His work against Inter on Saturday would have illustrated this to the incumbent manager. His all round effort, for a pre-season clash, was extremely praiseworthy, as was his hand in Chelsea's only score of the day. After being alert enough to gather a loose touch following a poorly executed defensive throw-in, the striker skipped past new boy Stefan De Vrij, before Antonio Candreva came in to snuff out the danger.

However, instead of giving up the ghost, Morata battled all the way to the touchline, and eventually managed to nick his boot in ahead of the Dutchman's shielding body, and drag it back into play with millimetres to spare. Opening his body up to his teammates in the box, he paused momentarily, feigning interest in a pass, before cutting back towards the goal with lightning precision.

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With both covering defenders sufficiently thrown, he was able to work a shot on goal, which was too powerful for Handanovic to handle, and the resulting deflection was dispatched into the net by Pedro. 

Sure, in the grand scheme of things it may have been a largely irrelevant moment in an ostensibly meaningless game, but that's precisely the point. It didn't matter, and yet it evidently did to Alvaro, more than anyone else in that spell of play. To be fair, you'd expect it to, considering his resumé in 2018 - register just three goals, be usurped by Olivier Giroud and then get snubbed by your country for the World Cup are the highlights.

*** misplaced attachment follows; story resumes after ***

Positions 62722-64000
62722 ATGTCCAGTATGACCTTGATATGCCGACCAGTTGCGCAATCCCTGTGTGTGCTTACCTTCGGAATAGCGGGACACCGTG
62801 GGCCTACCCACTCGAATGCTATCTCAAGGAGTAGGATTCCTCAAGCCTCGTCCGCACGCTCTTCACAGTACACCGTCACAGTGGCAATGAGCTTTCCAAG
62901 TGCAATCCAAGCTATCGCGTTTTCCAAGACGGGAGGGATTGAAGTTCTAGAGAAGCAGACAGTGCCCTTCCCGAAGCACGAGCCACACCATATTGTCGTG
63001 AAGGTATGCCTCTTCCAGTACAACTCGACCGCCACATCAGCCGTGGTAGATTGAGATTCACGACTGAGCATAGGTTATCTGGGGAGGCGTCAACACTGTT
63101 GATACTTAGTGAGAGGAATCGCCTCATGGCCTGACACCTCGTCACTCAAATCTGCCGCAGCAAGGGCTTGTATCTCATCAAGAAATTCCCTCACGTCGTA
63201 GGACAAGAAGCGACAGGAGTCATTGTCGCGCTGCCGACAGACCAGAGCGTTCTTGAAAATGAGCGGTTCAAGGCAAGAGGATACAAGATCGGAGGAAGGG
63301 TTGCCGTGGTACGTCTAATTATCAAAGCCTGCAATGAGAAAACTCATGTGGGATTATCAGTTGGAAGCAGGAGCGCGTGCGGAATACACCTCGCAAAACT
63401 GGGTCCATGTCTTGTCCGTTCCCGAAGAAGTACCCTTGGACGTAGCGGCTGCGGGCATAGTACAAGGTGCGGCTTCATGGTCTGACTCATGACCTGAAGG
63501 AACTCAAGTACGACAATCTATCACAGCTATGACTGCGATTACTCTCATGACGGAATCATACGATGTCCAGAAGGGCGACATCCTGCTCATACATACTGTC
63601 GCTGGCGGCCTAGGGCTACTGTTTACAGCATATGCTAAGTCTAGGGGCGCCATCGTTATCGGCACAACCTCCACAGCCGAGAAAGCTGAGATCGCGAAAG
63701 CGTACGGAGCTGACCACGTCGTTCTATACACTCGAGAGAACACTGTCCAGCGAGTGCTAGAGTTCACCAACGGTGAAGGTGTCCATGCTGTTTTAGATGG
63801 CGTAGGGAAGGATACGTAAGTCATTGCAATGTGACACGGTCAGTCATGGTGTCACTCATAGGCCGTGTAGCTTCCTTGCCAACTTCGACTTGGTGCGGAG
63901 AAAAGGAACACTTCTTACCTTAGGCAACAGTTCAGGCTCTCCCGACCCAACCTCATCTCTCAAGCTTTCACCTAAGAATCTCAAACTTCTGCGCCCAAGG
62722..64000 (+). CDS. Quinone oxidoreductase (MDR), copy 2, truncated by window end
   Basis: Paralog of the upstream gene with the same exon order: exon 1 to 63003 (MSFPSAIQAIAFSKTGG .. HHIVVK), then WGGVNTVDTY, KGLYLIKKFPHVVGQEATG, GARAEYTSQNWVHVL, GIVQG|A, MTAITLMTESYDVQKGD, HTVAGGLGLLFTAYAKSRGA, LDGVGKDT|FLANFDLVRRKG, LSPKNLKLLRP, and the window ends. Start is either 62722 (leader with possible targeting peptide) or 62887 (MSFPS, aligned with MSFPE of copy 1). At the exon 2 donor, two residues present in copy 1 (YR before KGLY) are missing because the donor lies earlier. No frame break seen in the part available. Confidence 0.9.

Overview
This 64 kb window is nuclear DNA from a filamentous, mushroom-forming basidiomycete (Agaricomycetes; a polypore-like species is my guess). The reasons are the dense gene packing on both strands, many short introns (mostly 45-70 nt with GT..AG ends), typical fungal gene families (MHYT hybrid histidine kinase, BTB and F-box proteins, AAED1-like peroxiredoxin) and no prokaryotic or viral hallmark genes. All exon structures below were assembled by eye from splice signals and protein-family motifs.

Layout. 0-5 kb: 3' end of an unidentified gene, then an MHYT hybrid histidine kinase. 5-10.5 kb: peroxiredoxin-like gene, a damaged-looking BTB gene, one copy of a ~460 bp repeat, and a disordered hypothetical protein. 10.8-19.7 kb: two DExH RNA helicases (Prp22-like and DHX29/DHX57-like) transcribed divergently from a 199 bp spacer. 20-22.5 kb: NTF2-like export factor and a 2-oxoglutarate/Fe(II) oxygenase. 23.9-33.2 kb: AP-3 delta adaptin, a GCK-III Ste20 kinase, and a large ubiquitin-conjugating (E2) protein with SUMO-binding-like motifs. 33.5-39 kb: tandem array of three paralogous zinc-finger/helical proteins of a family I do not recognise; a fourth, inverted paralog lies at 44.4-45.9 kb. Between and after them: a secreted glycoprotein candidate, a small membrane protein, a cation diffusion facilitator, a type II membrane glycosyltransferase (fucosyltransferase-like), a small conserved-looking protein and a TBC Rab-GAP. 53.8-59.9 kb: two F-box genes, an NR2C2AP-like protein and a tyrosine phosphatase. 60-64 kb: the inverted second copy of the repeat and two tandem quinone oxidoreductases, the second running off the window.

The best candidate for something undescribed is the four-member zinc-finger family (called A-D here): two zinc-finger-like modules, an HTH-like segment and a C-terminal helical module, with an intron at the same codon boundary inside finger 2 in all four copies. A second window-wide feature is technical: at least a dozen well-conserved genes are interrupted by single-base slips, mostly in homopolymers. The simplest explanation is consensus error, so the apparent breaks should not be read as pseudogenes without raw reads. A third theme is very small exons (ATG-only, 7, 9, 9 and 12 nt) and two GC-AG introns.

But his sharpness should be applauded nonetheless, and as alluded to, opens up the possibility of a frightening partnership with Eden Hazard, should the Belgian remain a Blue. Yes, Morata doesn't yet pertain the finishing ability of Higuain. That's undeniable. But he does possess plenty of footballing acumen and intelligence, far more than he showed last season, with his struggle to acclimate to the English style clouding this fact. 

What Sarri will miss in consummate finishing he will make up for in creative intricacy. Hazard, in his role as probably the greatest team minded/gelling left winger in world football, is obviously an upgrade on Lorenzo Insigne. And what Morata lacks in composure, he makes up for in sheer mobility. 

While the 59-year-old utilised the Argentine admirably during 2015/16 - which his 38 goals attest to - it wasn't until he actually left that Napoli played to their full potential. Part of this was down to increased Sarrismo exposure, but there's no doubt the tactician revelled in the subsequent speed and versatility he had in lieu up front. 

With Morata spearheading the front three, the Italian effectively has a hybrid of the two. With Hazard, he already has an expert at interplay, and so his main concern will be creating maximum space for him, and then increasing Hazard's aptitude for finishing them off. 

Once both players are fully attuned to the system, alongside Sarri's preferred right winger, it could prove as fruitful a methodology as it was in Italy - and if that's the case, by proxy probably the most dangerous in England.